Henley November Outlook 2012
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Henley November Outlook 2012

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Henley November Outlook 2012 Henley November Outlook 2012 Document Transcript

  • Monthly Market OutlookNovember 2012Brits of a certain age will remember the children’s television series,“Stingray,” in whose opening credits a voice intones: “Anything canhappen in the next half hour!” Such a sentiment could equally applyto the next couple of months.The Henley OutlookNovember 2012THE WEALTH MANAGEMENT PROFESSIONALS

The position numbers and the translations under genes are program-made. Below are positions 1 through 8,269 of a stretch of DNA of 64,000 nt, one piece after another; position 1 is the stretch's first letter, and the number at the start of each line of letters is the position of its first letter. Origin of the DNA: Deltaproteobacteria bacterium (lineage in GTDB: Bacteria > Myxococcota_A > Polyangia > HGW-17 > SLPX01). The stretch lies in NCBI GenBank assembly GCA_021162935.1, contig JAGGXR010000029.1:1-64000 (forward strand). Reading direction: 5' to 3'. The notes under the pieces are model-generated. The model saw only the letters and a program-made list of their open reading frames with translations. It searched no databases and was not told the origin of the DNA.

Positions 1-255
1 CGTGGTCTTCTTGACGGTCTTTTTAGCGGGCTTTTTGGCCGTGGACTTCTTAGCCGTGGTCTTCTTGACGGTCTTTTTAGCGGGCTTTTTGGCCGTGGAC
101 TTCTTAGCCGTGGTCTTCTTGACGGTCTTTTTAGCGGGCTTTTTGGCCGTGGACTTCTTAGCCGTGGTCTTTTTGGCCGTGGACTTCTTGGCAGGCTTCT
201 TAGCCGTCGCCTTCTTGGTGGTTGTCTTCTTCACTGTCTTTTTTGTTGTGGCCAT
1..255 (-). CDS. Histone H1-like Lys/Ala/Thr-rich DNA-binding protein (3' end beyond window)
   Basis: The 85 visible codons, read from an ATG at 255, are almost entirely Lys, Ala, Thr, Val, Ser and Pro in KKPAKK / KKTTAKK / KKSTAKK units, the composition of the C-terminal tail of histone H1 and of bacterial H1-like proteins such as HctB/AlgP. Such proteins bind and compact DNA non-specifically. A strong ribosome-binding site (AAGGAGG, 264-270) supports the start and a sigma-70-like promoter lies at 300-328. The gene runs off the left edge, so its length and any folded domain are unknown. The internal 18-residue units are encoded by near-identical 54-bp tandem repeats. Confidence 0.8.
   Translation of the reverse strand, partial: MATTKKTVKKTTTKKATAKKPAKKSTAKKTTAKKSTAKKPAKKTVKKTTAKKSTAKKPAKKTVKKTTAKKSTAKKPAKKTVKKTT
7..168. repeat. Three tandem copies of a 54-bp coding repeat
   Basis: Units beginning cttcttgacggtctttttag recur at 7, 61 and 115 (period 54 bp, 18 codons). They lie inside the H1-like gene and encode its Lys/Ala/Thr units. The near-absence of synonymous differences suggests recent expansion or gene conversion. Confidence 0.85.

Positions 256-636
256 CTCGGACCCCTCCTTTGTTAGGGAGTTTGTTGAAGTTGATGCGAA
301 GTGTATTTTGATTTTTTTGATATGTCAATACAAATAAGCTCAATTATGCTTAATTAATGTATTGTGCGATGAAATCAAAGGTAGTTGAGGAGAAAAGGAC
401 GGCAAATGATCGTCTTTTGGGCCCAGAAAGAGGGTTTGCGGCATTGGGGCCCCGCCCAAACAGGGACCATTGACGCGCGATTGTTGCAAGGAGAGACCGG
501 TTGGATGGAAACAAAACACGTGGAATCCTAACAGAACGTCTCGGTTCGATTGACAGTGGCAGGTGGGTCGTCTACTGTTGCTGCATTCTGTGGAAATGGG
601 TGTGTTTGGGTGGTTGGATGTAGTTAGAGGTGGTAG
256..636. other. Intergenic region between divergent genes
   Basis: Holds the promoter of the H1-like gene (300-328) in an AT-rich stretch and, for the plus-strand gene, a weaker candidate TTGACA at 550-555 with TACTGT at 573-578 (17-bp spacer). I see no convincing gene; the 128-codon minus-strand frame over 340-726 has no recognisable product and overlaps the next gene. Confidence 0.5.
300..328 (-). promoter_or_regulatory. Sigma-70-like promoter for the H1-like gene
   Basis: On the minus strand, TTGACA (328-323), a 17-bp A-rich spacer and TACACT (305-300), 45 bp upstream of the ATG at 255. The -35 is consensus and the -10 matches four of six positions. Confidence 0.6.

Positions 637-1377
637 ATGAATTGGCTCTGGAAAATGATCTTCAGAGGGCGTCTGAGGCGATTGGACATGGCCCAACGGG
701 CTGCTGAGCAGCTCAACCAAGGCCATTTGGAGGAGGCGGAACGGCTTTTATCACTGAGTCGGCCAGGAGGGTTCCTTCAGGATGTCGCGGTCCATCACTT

• The Henley OutlookNovember 2012 Overview ASSET CLASS HOUSE VIEW REMARKS Fixed Income Investment Grade High Yield Student accommodation only. Property High dividend stocks preferred. Equities US Japan High dividend stocks preferred. UK High dividend stocks preferred. Europe Ex UK Australia ASEAN Broad equity exposure Greater China including the region preferred. India Other Emerging Markets Commodities Energy Precious Metals Industrial Metals Agribusiness equities. Agriculture Selective strategies only. Alternative Investments Key: Positive Neutral Negative The Henley Group Limited The Henley Outlook: 2An SFC Licensed investment advisor in Hong Kong Hong Kong, Singapore & ShanghaiSuite 2004-08, 20/F, St George’s Building, 2 Ice House Street, Central, Hong Konginfo@thehenleygroup.com.hk www.thehenleygroup.com.hk